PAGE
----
Could Your Team Handle a PR Catastrophe?
11 April 2017
If you watched the news last night – or spent an hour or two scrolling through social media – you will no doubt have come across the shocking footage of an elderly man being dragged from a United Airlines flight by two burly bouncer types.
Social media absolutely erupted, with users taking to Facebook, Twitter and Reddit in particular to vent their disbelief and anger at the apparently unprovoked attack on the man in question.
It was revealed that the man is a 69 year old doctor who, as he was dragged from his seat, screamed “It’s because I’m Chinese.” He was allegedly body slammed and pictures have shown he was left with a bloodied nose and mouth. Other passengers on the flight – which was travelling from Chicago to Louisville – are seen yelling at the men to stop hurting the man.
The footage really doesn’t do much for United’s slogan of “Fly The Friendly Skies.”
So why did this somewhat disturbing event even happen in the first place? Was the man disruptive or a threat to security?
No. It all stems from the common aviation practise of purposefully overbooking flights to ensure there are no empty seats. Then, passengers are selected at random to not fly, usually in exchange for financial compensation or an upgrade.
So, because they needed to seat four members of staff, United Airlines asked for volunteers to come off the plane and, when no one came forward, the carnage ensued.
Another point of note here is that United chose to seat their staff over their paying customers – that, in itself, is a huge mistake.
Naturally, people are developing their own theories. Was it a racist attack? How random is the ‘no fly’ selection? Why did security wait until the man was actually seated on the plane before ejecting him?
There are a million questions to be raised from an incident like this. United CEO Oscar Munoz issued a statement yesterday apologising for the “upsetting event.”
The aviation department chimed in with: “The incident on United flight 3411 was not in accordance with our standard operating procedure and the actions of the aviation security officer are obviously not condoned by the Department. That officer has been placed on leave effective today pending a thorough review of the situation.”
This then prompted another furore: Why was the security officer only placed on leave and not fired?
It got us thinking. Obviously, this event is going to be a PR nightmare for United Airlines. Things go wrong in life – it’s the very nature of business, more often than not – but it is how you handle things that will ultimately determine your fate.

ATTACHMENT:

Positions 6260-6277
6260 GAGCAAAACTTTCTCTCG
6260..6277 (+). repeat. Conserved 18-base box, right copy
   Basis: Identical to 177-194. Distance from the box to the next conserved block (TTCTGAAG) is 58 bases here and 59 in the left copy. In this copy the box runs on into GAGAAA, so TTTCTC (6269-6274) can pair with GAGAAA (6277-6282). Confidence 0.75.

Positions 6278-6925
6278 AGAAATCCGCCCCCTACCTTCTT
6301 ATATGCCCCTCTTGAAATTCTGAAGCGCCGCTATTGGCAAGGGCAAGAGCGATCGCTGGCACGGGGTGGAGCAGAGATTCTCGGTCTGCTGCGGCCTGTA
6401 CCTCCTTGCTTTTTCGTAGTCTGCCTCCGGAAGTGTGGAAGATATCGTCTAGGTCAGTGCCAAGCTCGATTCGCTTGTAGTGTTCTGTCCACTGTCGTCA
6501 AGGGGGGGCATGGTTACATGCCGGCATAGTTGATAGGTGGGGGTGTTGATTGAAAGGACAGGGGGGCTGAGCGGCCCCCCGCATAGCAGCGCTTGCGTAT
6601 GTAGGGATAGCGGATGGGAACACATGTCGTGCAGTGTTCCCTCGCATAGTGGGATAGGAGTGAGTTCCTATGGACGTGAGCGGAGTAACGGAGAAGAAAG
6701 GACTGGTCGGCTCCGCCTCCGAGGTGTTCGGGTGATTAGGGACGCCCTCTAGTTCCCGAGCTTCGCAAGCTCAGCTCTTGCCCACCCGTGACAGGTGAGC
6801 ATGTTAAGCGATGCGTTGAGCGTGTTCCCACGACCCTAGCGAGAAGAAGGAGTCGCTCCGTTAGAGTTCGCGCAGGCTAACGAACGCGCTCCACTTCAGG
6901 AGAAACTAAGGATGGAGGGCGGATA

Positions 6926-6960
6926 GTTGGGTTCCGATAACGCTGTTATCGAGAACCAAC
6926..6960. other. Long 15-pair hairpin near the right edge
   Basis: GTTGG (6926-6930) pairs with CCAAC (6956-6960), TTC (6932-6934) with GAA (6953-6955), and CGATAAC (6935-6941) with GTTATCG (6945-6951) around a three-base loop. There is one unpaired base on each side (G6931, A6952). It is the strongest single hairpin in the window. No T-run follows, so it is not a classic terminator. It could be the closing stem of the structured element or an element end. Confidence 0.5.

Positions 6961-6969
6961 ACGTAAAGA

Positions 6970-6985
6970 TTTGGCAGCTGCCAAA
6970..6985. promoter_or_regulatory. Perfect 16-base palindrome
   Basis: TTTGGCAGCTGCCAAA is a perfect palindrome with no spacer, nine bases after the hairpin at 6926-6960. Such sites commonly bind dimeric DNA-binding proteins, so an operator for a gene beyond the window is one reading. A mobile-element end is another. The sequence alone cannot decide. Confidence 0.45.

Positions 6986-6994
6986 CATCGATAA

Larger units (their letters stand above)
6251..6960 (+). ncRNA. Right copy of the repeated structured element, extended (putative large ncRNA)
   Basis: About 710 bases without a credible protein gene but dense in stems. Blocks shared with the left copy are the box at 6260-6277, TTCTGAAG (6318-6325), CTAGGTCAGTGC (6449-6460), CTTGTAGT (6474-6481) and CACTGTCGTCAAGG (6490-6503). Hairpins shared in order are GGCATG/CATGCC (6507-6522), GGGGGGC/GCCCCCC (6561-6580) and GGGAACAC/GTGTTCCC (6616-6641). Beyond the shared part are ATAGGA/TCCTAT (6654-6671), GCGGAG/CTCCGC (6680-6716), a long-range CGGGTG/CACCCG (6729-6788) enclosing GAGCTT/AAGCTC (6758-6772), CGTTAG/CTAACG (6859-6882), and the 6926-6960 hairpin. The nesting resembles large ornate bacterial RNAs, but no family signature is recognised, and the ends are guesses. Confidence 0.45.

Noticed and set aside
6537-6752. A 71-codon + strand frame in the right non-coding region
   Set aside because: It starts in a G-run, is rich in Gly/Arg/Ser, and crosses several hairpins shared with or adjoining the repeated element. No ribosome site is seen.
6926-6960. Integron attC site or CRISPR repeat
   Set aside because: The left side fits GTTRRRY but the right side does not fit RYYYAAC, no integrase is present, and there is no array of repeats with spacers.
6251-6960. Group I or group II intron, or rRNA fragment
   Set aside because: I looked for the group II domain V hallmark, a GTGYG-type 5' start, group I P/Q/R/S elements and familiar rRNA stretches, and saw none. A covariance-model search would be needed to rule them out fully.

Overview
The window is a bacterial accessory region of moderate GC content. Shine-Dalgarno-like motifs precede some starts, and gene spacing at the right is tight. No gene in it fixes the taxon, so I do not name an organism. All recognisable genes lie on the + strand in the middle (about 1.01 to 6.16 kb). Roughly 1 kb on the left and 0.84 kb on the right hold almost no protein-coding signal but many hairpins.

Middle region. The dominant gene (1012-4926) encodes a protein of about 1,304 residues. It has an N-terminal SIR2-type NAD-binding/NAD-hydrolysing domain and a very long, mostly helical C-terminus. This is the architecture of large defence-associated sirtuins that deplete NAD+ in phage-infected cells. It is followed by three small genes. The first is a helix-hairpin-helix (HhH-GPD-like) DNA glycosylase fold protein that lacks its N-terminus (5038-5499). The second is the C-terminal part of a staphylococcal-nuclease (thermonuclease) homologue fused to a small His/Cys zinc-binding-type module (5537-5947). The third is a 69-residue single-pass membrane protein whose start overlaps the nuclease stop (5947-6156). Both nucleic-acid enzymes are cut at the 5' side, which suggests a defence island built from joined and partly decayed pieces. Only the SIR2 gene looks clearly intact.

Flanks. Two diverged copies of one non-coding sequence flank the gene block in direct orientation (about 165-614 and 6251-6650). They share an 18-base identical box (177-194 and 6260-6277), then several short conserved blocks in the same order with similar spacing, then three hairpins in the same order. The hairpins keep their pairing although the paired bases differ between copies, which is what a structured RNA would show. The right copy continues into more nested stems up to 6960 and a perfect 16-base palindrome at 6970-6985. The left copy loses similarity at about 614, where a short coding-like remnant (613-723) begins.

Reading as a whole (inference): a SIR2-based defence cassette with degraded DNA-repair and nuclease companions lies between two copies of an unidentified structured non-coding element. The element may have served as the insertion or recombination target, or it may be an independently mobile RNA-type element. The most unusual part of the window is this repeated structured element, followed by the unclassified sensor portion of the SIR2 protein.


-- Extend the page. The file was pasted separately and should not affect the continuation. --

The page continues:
So far, the lukewarm response from the airline has caused social media users to call for a federal investigation and a boycott of the airline.
What United really need to investigate is how this incident came to fruition in the first place. Was it bad recruitment choices? Poor staff training? Unclear boundaries? Lack of communication? Pressure put on staff?
Certainly, the over-booking rule won’t have helped. If no one volunteers to leave the flight, how can the United security team force someone off? Manhandling a person in this way is obviously not the answer. Maybe the airline simply had the wrong men in the job, if they genuinely believed that this was the way to go about enforcing the rules.
Who is responsible for training these security staff as to how to conduct themselves and how to make judgement calls? The elderly man at the heart of this furore wasn’t abusive or difficult. So why did the security team react the way they did?
At the very least, some serious re-training needs to be undertaken and implemented effectively. United are not going to win the hearts of old or new customers by simply brushing this one off.
On the flipside of this – who will want to work for United in the future when their reputation is of an airline who inflict GBH on the elderly?
On their website, United proudly boast of jobs in places as far reaching as Beijing to Britain; New Dehli to New Jersey. These jobs are in fields such as corporate support, tech ops and food services. There are roughly 85 posts up for grabs.
How easily will United fill these now? A huge public scandal like this can often kill off a brand.
This incident makes it clear how important hiring the right people is. If you don’t have understanding and diligent security guards, or a quick-to-respond PR team, you can find yourself in a media maelstrom.
It also highlights the importance of your front-line team, whether it is operations, marketing or PR. These are the employees who can really do something about damage control. So far, they haven’t quite hit the mark, but the next few weeks will perhaps paint a clearer picture.
Whatever conclusions are drawn from this truly sorry affair, United will need to take a look not only at their training procedures but their hiring practice. Clearly, they omitted to write in their security job ads that a ‘level head’ is needed.
Every business needs to recruit staff who reflect their company culture and values. Especially with the omnipresence of smart phones to film incidents such as this one. If you’re not certain that someone would act in a manner to best represent your company, have you made the right hire?
Perhaps United need a refresher on recruitment. Could your team handle a PR catastrophe?
We’ve written a lot about recruiting for culture fit, as it’s something we’re passionate about. If we can help you meet your recruitment needs, we’d love to talk to you.
Written By Billy McDiarmid